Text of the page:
I am writing today to announce the closure of the New Mexico Independent. After three and a half years of operation in New Mexico, the board of the American Independent News Network, has decided to shift publication of its news…
ABQ Journal tries to hide its news bias
Editorializing in the news pages, I mean.
Journal editors do this by choosing which national stories to publish and writing tendentious headlines.
Please don’t take me on faith. Check my analysis below against what you read and draw your own conclusions.
About, for example, the Journal’s recent coverage of health care reform.
“Dems Frustrated With Health Negotiations” was the headline on its story, from the Associated Press Washington Bureau, Tuesday, June 23, page A6.
The lead said Democrats “are becoming bolder” about pushing a government option. And, “Their fervor carries a risk.”
That the headline ignores the lead is beside my point, which lies six paragraphs down — explaining the “boldness”:
Two recent news media polls have found public support for a government plan, if many people are unsure about its implications.
The reporter cites one such poll, a New York Times-CBS survey wherein 72 percent supported a public option, including about 50 percent of the Republicans queried.
Got that? Fine. Next day the Journal published a story on polls from the Washington Post (page A4) headlined: “Americans Want, Fear Reform”.
Refreshingly, that head actually reflects the lead paragraph.
But a glance at the original Post story reveals that the Journal excised two-thirds of it. Left out? Context, complexity, nuance. Retained? Poll numbers demonstrating the public’s “fear.”
Here’s some of what you didn’t read in the Journal:
“58 percent [in a Post-ABC poll] said they see government reform as necessary to stall skyrocketing costs and expand coverage for the uninsured, while 39 percent said they fear any federal action would do more harm than good.”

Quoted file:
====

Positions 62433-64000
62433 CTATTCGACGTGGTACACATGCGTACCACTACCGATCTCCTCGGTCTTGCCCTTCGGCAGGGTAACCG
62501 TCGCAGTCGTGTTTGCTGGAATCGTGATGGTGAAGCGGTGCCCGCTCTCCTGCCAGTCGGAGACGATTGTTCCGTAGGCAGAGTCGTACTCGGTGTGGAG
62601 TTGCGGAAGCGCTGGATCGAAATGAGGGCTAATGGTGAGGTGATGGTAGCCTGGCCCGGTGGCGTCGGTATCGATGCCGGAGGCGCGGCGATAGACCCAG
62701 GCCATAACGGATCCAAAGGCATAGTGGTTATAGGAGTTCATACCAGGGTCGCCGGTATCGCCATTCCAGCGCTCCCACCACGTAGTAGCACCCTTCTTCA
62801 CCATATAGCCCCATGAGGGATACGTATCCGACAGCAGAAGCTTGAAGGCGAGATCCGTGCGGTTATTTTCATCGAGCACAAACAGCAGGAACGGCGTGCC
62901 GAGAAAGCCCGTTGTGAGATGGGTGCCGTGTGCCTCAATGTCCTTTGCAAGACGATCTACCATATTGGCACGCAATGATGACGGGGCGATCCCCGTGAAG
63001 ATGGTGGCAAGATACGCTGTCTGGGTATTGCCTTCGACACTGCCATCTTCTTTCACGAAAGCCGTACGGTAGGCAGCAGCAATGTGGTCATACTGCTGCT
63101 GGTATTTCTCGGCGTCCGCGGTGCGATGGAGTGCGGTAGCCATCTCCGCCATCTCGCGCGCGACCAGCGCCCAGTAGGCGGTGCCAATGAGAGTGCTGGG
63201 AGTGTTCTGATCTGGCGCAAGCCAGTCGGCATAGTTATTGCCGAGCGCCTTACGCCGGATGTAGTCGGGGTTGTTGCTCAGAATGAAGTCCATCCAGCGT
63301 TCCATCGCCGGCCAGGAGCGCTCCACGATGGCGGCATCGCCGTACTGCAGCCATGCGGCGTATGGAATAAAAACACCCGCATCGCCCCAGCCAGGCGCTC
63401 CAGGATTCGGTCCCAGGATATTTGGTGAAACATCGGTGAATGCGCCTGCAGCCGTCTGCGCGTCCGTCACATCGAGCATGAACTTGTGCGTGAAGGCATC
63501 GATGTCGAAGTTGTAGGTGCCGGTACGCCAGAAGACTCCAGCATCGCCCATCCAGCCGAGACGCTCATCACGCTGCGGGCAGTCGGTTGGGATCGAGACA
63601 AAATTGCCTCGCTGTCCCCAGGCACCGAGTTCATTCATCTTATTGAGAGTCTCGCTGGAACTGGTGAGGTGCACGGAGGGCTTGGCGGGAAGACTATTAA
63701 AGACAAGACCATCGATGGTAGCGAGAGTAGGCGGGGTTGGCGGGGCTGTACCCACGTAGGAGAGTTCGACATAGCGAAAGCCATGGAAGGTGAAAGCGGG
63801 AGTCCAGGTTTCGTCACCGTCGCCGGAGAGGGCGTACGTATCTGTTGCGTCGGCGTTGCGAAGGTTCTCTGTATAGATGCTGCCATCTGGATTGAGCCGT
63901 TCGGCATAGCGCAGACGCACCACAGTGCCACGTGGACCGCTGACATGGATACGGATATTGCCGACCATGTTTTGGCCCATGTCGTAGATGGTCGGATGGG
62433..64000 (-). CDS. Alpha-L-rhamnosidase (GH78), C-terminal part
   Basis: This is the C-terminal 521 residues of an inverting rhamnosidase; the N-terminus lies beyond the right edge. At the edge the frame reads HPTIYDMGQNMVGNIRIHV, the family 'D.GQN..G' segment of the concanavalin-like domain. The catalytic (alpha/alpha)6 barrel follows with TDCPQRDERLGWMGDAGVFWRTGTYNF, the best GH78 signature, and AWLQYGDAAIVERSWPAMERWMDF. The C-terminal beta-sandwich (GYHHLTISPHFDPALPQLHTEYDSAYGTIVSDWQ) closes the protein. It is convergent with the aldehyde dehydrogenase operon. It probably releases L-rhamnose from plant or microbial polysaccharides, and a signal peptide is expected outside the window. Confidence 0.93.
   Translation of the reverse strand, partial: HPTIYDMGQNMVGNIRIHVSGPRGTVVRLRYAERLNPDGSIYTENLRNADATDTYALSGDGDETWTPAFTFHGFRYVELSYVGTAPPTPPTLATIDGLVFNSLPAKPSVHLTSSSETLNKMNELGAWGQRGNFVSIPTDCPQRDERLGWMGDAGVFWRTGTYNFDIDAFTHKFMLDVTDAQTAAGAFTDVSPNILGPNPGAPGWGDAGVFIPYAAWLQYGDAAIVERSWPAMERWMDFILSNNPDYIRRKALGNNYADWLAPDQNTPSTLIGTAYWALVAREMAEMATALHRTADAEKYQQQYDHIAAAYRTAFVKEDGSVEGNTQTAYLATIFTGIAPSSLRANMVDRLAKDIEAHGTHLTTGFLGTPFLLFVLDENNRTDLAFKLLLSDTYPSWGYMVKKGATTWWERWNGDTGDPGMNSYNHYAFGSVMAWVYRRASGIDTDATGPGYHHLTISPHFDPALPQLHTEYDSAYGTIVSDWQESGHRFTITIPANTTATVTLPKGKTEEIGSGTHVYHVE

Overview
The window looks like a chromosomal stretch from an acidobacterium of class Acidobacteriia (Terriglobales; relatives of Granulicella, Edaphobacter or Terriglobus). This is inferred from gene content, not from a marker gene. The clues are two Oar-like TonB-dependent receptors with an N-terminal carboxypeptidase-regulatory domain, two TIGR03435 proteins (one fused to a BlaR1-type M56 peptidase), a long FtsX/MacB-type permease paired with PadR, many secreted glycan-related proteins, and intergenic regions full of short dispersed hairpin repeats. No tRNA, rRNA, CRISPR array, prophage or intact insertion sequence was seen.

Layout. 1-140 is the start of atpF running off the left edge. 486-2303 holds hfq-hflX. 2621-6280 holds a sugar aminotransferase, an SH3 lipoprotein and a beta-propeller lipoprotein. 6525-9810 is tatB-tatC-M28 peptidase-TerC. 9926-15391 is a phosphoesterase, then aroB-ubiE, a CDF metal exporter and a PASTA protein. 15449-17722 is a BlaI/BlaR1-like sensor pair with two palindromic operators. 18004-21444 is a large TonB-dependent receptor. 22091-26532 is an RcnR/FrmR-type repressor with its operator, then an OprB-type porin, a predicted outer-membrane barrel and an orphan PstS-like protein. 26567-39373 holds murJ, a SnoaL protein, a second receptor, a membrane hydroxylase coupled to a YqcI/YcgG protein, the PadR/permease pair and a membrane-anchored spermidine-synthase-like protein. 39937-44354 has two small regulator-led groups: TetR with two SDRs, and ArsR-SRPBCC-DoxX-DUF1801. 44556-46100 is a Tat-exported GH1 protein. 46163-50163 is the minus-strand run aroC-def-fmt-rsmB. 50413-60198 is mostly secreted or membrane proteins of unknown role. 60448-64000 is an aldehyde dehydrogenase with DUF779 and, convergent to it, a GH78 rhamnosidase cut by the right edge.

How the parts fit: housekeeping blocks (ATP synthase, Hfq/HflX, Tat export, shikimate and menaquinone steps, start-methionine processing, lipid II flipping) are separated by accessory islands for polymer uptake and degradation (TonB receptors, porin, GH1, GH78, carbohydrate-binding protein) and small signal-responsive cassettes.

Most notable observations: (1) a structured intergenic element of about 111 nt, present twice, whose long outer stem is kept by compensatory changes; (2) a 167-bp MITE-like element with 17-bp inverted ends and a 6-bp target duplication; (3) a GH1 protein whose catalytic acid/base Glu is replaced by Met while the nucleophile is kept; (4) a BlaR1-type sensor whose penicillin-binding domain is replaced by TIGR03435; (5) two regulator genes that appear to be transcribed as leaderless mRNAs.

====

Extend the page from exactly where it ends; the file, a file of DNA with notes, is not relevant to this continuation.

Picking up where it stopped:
Some material excised by the Journal did appear on the same page in a lengthy AP Washington Bureau “Analysis.” (See my Sept. 5, 2008 report on the peculiar journalism practiced there.) This AP product was a doozy!
It was headlined “Obama Rips Health Insurance Industry.” Rips? That’s strong. Still, I won’t quibble because reporter Charles Babington made it very clear Mr. Obama shocked him.
Here are his first two paragraphs:
Even for a Democratic president, Barack Obama’s challenge to health insurance companies and free market principles Tuesday was unusually pointed.
A government-run health insurance option is needed “to discipline insurance companies,” he said, part of his rallying cry for comprehensive health care overhaul. If they can’t compete, it’s probably their fault. Many private insurers, he said, spend too much time thinking about profits instead of helping people.
Later, Babington perpetrated this:
He practically taunted those who denigrate government bureaucrats and exalt the free market.
Learning more about reporter Babington than health reform? Wondering if he counts himself among the “taunted?”
For a conventional journalistic account, see the N.Y. Times story (“Obama Says Government Health Coverage Plan Would Not Hurt Private Insurance”, June 24.)
This isn’t exceptional — the Albuquerque Journal routinely shapes national news to fit its editorial stance. On a range of issues, too. I could write a book thereon.
Bias exists, of course. The sin is in the cloaking.
We should distinguish it, too, from incompetence, carelessness, gremlins – whatever happened when a Journal wire story (June 23, page three) said actor Matthew McConaughey and his “girlfriend” are expecting another baby and the headline read: “McConaughey, Wife Expecting Again.”
An editor who clothes sinners in solemn vows may be forgiven. Not so a newspaper using news columns to advance a political agenda.
Postscript: the Journal ran a health care story, from McClatchy Newspapers, Thursday, June 25, page A3 — fairly reported, appropriately headlined.
Somebody slip up?